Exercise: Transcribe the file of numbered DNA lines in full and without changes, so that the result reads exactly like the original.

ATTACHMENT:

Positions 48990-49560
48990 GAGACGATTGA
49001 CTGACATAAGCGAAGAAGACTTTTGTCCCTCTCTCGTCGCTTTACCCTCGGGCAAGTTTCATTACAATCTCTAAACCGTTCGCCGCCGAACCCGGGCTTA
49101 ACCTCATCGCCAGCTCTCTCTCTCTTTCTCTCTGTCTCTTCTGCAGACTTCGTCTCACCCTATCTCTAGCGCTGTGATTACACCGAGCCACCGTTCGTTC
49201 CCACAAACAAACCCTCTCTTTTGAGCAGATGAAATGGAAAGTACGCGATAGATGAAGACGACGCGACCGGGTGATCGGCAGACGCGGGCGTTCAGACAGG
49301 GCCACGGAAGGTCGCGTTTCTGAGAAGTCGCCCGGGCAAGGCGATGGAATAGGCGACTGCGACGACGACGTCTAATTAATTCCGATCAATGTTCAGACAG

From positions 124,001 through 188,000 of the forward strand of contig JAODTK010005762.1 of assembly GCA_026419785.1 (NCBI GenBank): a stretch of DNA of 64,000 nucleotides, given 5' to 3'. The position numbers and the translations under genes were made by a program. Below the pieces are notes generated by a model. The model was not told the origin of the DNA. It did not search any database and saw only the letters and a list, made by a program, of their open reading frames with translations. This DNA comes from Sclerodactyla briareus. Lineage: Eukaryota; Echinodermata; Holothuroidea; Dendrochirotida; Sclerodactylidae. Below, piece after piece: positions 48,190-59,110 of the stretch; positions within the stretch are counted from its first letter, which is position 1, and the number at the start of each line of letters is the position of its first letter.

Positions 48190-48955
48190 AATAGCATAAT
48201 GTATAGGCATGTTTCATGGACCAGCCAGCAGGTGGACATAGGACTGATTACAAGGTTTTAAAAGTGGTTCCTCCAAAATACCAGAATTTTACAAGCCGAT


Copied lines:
Positions 48990-49560
48990 GAGACGATTGA
49001 CTGACATAAGCGAAGAAGACTTTTGTCCCTCTCTCGTCGCTTTACCCTCGGGCAAGTTTCATTACAATCTCTAAACCGTTCGCCGCCGAACCCGGGCTTA
49101 ACCTCATCGCCAGCTCTCTCTCTCTTTCTCTCTGTCTCTTCTGCAGACTTCGTCTCACCCTATCTCTAGCGCTGTGATTACACCGAGCCACCGTTCGTTC
49201 CCACAAACAAACCCTCTCTTTTGAGCAGATGAAATGGAAAGTACGCGATAGATGAAGACGACGCGACCGGGTGATCGGCAGACGCGGGCGTTCAGACAGG
49301 GCCACGGAAGGTCGCGTTTCTGAGAAGTCGCCCGGGCAAGGCGATGGAATAGGCGACTGCGACGACGACGTCTAATTAATTCCGATCAATGTTCAGACAG

From positions 124,001 through 188,000 of the forward strand of contig JAODTK010005762.1 of assembly GCA_026419785.1 (NCBI GenBank): a stretch of DNA of 64,000 nucleotides, given 5' to 3'. The position numbers and the translations under genes were made by a program. Below the pieces are notes generated by a model. The model was not told the origin of the DNA. It did not search any database and saw only the letters and a list, made by a program, of their open reading frames with translations. This DNA comes from Sclerodactyla briareus. Lineage: Eukaryota; Echinodermata; Holothuroidea; Dendrochirotida; Sclerodactylidae. Below, piece after piece: positions 48,190-59,110 of the stretch; positions within the stretch are counted from its first letter, which is position 1, and the number at the start of each line of letters is the position of its first letter.

Positions 48190-48955
48190 AATAGCATAAT
48201 GTATAGGCATGTTTCATGGACCAGCCAGCAGGTGGACATAGGACTGATTACAAGGTTTTAAAAGTGGTTCCTCCAAAATACCAGAATTTTACAAGCCGAT